The Worst Stock Selloff In Half a Century Might Not Be Done Yet

(Bloomberg) — It’s been a chaotic, and costly, time for many investors. But 2022 is only half over and the stocks tale will probably have more twists and turns before the year is up.

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Coming off the worst first-half since 1970, US equities now face a triple whammy of sticky inflation, recession risks and the threat to corporate profits from sinking consumer confidence. After just about everyone on Wall Street got their 2022 predictions wrong, investors are now focused on a toxic mix that spells stagflation, as well as more damage to valuations.

“The next 10% will probably be down from here, not up,” said Scott Ladner, chief investment officer at Horizon Investments. “A quick market bottom will need a turn in central bank policy, and we don’t think that’s a possibility in the next few months.”

Indeed, the Federal Reserve is expected to go on hiking rates as it tries to tame inflation, rather than flush the market with cash like it did in 2008 and 2020 — pretty much the rocket fuel for the powerful bull market that’s now come to a halt.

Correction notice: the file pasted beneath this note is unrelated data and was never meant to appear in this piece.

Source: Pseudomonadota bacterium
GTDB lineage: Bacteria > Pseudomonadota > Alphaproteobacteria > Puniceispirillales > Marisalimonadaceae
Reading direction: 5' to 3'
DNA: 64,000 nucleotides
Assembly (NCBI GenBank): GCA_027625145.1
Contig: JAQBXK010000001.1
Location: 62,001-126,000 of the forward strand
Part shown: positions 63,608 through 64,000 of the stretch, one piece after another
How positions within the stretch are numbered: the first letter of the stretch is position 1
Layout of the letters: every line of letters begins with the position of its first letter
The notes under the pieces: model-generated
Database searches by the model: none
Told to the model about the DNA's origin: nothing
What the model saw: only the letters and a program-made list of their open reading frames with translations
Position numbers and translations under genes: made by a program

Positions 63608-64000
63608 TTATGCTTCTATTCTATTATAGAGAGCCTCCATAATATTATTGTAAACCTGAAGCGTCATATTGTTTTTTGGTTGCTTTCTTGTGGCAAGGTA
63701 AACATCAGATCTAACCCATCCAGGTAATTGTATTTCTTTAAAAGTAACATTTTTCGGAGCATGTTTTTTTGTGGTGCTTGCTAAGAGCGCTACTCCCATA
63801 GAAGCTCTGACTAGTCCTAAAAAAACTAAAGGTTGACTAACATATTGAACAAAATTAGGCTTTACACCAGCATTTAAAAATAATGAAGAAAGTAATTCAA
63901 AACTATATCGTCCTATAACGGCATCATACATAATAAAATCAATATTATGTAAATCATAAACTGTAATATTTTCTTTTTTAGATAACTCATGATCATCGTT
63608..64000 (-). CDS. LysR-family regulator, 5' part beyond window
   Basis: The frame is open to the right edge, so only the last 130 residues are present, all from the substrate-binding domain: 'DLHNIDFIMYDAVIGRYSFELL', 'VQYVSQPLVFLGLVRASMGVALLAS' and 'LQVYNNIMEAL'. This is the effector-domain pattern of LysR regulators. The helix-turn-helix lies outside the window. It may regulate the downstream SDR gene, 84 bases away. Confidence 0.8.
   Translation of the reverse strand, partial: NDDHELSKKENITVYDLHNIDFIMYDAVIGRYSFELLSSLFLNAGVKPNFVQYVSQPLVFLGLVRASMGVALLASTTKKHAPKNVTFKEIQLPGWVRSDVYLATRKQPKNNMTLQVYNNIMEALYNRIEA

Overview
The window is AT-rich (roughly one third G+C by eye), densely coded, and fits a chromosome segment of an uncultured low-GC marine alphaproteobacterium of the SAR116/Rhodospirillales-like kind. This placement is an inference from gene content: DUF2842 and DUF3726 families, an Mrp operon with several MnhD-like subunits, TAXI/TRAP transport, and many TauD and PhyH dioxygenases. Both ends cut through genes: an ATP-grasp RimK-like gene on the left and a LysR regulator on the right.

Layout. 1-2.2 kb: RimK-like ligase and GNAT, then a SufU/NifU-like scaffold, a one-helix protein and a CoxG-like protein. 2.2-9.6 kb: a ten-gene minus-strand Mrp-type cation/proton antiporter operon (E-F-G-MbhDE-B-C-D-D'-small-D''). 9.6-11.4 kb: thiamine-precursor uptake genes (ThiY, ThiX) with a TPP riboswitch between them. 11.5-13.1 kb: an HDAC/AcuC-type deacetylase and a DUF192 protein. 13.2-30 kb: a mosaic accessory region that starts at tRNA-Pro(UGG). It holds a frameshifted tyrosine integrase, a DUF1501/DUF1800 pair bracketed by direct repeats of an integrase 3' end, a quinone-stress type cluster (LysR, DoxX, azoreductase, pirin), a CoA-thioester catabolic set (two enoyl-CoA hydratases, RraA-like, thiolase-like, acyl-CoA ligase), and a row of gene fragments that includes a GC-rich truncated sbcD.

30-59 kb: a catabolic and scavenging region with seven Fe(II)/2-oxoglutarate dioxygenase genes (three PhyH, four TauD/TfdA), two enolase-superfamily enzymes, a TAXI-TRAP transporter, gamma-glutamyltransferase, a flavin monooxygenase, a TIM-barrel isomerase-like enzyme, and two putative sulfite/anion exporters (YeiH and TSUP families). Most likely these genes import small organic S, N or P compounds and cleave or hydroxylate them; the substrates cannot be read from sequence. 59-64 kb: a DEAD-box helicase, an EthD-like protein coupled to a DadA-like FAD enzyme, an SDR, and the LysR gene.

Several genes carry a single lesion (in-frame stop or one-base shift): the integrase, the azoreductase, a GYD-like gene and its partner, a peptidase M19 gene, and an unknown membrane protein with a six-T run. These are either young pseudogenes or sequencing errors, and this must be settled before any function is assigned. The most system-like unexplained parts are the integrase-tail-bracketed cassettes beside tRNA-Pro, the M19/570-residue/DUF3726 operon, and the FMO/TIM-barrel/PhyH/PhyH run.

This year is already one of the worst in terms of big daily declines, with the S&P 500 Index falling 2% or more on 14 occasions, putting 2022 in the top 10 list according to data compiled by Bloomberg going back two decades.

Despite that, the CBOE Volatility Index, the so-called fear gauge, is below levels seen in past bear markets, suggesting the market has not yet seen the washout needed to spark a sustainable rally.

Based on the history of past bear markets, the S&P 500 should see some rebound by the end of 2022. In recession years, it’s a different story, with fresh lows to come first.

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Michael J. Wilson at Morgan Stanley, one of Wall Street’s most vocal bears, says the S&P 500 needs to drop another 15% to 20% to about 3,000 points for the market to fully reflect the scale of economic contraction. For Peter Garnry, head of equity strategy at Saxo Bank A/S, the bottom is about 35% below January’s record high, implying further declines of about 17%.

“Companies such as Tesla…


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